Office of Global Affairs

November 19, 2015

UW dancers describe experiences at Alibaba, Lingyin Temple

Four UW dancers and Harry the Husky took part in the University’s events in China, courtesy of the Pac-12 Conference. Here Jordan French and Becca Love share some of their experiences at Alibaba headquarters and Lingyin Temple, both in Hangzhou.

Jordan French, senior, Olympia, WA

UW dancers and coach Sheila Sampatacos at Alibaba headquarters

Team captain Jordan French (center) with fellow UW dancers and coach Sheila Sampatacos at Alibaba headquarters the day before Singles Day, the biggest e-commerce day in the world

As a political economy major, I knew my week-long journey to China with the Pac-12 would be extremely interesting and educational. However, I never could have dreamed of what would be presented to me as we stepped on the Alibaba campus the day before the largest e-commerce day in the world.

When thinking about huge online shopping days, we usually think of Cyber Monday—the Monday after Black Friday. However, the sales made annually on that day do not even begin to compare to the amount of sales made through Alibaba on Singles Day, even though the company does not actually directly produce anything (similar to Amazon or eBay).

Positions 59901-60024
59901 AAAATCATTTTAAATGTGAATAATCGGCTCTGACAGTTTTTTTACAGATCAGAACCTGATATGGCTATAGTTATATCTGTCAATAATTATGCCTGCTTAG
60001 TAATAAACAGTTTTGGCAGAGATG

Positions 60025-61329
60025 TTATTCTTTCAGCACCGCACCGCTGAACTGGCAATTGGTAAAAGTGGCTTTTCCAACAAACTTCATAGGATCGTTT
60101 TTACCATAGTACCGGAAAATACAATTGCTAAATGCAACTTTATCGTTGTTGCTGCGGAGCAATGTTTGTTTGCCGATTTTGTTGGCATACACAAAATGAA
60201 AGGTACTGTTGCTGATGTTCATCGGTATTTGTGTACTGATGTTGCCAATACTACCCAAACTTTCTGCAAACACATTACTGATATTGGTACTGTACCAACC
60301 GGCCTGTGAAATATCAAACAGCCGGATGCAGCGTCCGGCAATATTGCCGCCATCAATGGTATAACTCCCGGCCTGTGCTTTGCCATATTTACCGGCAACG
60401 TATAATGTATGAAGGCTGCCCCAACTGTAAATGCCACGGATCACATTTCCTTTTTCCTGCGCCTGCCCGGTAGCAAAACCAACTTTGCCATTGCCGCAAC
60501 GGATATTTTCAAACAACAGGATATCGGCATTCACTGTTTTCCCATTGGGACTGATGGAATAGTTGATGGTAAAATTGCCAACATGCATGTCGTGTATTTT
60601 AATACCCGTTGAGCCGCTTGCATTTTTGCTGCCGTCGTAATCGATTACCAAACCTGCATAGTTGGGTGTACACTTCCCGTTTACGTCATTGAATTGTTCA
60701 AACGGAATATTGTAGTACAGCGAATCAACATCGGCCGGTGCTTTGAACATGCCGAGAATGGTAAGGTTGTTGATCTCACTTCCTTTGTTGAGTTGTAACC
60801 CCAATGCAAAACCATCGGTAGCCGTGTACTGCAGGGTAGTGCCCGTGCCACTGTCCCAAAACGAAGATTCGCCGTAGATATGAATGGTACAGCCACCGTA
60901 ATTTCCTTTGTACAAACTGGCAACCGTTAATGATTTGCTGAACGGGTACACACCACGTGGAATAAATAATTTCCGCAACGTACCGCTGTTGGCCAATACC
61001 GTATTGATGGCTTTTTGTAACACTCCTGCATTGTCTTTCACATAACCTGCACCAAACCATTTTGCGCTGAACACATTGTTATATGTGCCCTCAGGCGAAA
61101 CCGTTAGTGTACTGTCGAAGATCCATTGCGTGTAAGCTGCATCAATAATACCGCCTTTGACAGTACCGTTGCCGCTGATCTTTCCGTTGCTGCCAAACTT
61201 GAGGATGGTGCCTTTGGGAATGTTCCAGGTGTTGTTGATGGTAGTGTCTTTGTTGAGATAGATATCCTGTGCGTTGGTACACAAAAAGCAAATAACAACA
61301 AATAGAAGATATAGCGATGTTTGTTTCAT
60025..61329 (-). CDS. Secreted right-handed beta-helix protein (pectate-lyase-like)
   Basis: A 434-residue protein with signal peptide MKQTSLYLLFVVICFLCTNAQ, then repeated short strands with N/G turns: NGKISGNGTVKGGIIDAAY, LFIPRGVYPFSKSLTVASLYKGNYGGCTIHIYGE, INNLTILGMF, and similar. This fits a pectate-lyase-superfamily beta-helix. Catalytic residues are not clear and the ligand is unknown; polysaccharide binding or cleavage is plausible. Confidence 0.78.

Singles Day is a holiday that has essentially become the opposite of Valentines Day in China—a day to celebrate being single. This holiday originated in the 1990s and has quickly become widely recognized all over the country. When choosing a day for this holiday, it seemed obvious the date should contain a lot of “1”s to represent the singleness encompassed in the entire spirit of the holiday. Thus, Singles Day — and, eventually (after Alibaba decided to take advantage of the day in 2009) the largest e-commerce day in the world — lands on 11/11 of every year.  Although the holiday was not originally e-commerce focused, the idea of treating ones self became more and more relevant, therefore making the day one of the largest e-spending days in the world.

Jack Ma poses with Larry Scott, Ana Mari Cauce, UW dancers and Harry the Husky at Alibaba headquarters

Jack Ma (center) poses with Larry Scott, Ana Mari Cauce, UW dancers and Harry the Husky at Alibaba headquarters